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International Monetary Fund. Asia and Pacific Dept

iIMF Country Report No. 21/263

International Monetary Fund. Asia and Pacific Dept
This 2021 Article IV Consultation discusses that the coronavirus disease 2019 pandemic and related containment measures have severely affected the economy in the Republic of Palau. The economic contraction is estimated to have deepened in FY2021, and a gradual recovery is expected in FY2022 as tourism activities resume. While Palau’s public debt remains sustainable, the economic fallout of the pandemic and the cost of the fiscal response have led to a sharp deterioration of the fiscal position and a rapid increase in public debt. The high share of concessional loans from multilateral creditors in Palau’s external debt is an important risk-mitigating factor. Palau is vulnerable to climate change and natural disasters. Economic policies should focus on supporting the recovery, rebuilding fiscal resilience, and supporting sustainable growth post pandemic. The paper also recommends accelerating structural and financial sector reforms to help lift medium-term growth and promote a more resilient economy post pandemic, including through investment in climate resilient infrastructure and diversification within and outside the tourism sector.
International Monetary Fund. Asia and Pacific Dept

1. Palau is a small state in the Pacific that relies heavily on tourism and foreign grants. Tourism-related sectors represented more than a third of GDP in FY2019. Since independence in 1994, Palau has benefited from grants under a Compact of Free Association with the United States for infrastructure investment, budget support, and to establish a Compact Trust Fund (CTF). President Surangel S. Whipps, Jr. was elected in November 2020 as the 10th President of the Republic of Palau. Palau’s legal tender is the U.S. dollar and its fiscal year ends in September.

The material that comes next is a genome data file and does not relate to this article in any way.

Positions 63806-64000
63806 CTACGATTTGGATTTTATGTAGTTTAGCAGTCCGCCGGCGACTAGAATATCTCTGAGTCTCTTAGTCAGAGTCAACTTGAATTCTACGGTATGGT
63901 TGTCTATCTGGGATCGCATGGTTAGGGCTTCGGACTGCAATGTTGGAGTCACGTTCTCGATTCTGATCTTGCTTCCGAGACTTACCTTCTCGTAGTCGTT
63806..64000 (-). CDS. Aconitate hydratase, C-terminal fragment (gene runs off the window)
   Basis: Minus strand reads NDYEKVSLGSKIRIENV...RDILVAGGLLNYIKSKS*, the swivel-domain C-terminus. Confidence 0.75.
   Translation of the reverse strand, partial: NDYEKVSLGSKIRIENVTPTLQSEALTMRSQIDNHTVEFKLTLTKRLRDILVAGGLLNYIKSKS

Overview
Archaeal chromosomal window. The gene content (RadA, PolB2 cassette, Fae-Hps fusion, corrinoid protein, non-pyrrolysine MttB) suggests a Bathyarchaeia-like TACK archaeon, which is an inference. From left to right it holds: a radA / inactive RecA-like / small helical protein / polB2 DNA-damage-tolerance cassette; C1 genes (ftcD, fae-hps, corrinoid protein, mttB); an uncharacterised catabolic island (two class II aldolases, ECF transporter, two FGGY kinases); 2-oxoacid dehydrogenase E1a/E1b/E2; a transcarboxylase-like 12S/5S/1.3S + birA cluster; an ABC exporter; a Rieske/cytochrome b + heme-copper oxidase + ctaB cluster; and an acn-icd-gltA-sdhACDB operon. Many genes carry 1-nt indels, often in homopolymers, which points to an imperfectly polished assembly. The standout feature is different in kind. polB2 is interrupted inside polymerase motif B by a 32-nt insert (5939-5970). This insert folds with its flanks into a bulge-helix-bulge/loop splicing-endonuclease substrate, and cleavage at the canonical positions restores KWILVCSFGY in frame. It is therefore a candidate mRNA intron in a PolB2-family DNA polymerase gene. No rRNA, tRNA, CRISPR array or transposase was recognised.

International Monetary Fund. Asia and Pacific Dept

69Our Palauan authorities appreciate the constructive and frank dialogue with staff during the 2021 Article IV consultations. They agree that the staff report provides a fair assessment of the macroeconomic challenges posed by COVID-19 and the policy response to date. The policy recommendations are well received by the authorities and will be taken into consideration as they develop their inclusive and sustainable growth recovery strategy.

Ali Alichi, Mr. Ippei Shibata, and Kadir Tanyeri
Government debt in many small states has risen beyond sustainable levels and some governments are considering fiscal consolidation. This paper estimates fiscal policy multipliers for small states using two distinct models: an empirical forecast error model with data from 23 small states across the world; and a Dynamic Stochastic General Equilibrium (DSGE) model calibrated to a hypothetical small state’s economy. The results suggest that fiscal policy using government current primary spending is ineffective, but using government investment is very potent in small states in affecting the level of their GDP over the medium term. These results are robust to different model specifications and characteristics of small states. Inability to affect GDP using current primary spending could be frustrating for policymakers when an expansionary policy is needed, but encouraging at the current juncture when many governments are considering fiscal consolidation. For the short term, however, multipliers for government current primary spending are larger and affected by imports as share of GDP, level of government debt, and position of the economy in the business cycle, among other factors.
International Monetary Fund. Asia and Pacific Dept

2018 Article IV Consultation-Press Release; Staff Report; and Statement by the Executive Director for the Republic of Palau

International Monetary Fund. Asia and Pacific Dept
This Article IV Consultation discussions with the Republic of Palau focused on ensuring long-term fiscal sustainability, making potential growth more resilient and sustainable, and preserving financial stability and facilitating credit extension. The consultation discussions also highlight that the main economic policy priorities for Palau are to develop a medium-term fiscal framework and strategy to help manage fiscal risks and the expiration of the Compact grants, to raise public investment, to protect social spending, to make growth more resilient and sustainable through other reforms, and to preserve financial stability and integrity. The current fiscal policy approach is based on the legal requirement to maintain a balanced or surplus cash flow for various parts of the budget. While this fiscal policy strategy has resulted in overall budget surpluses and a decline in net debt, the move to a medium-term fiscal framework and strategy would help Palau to address future challenges.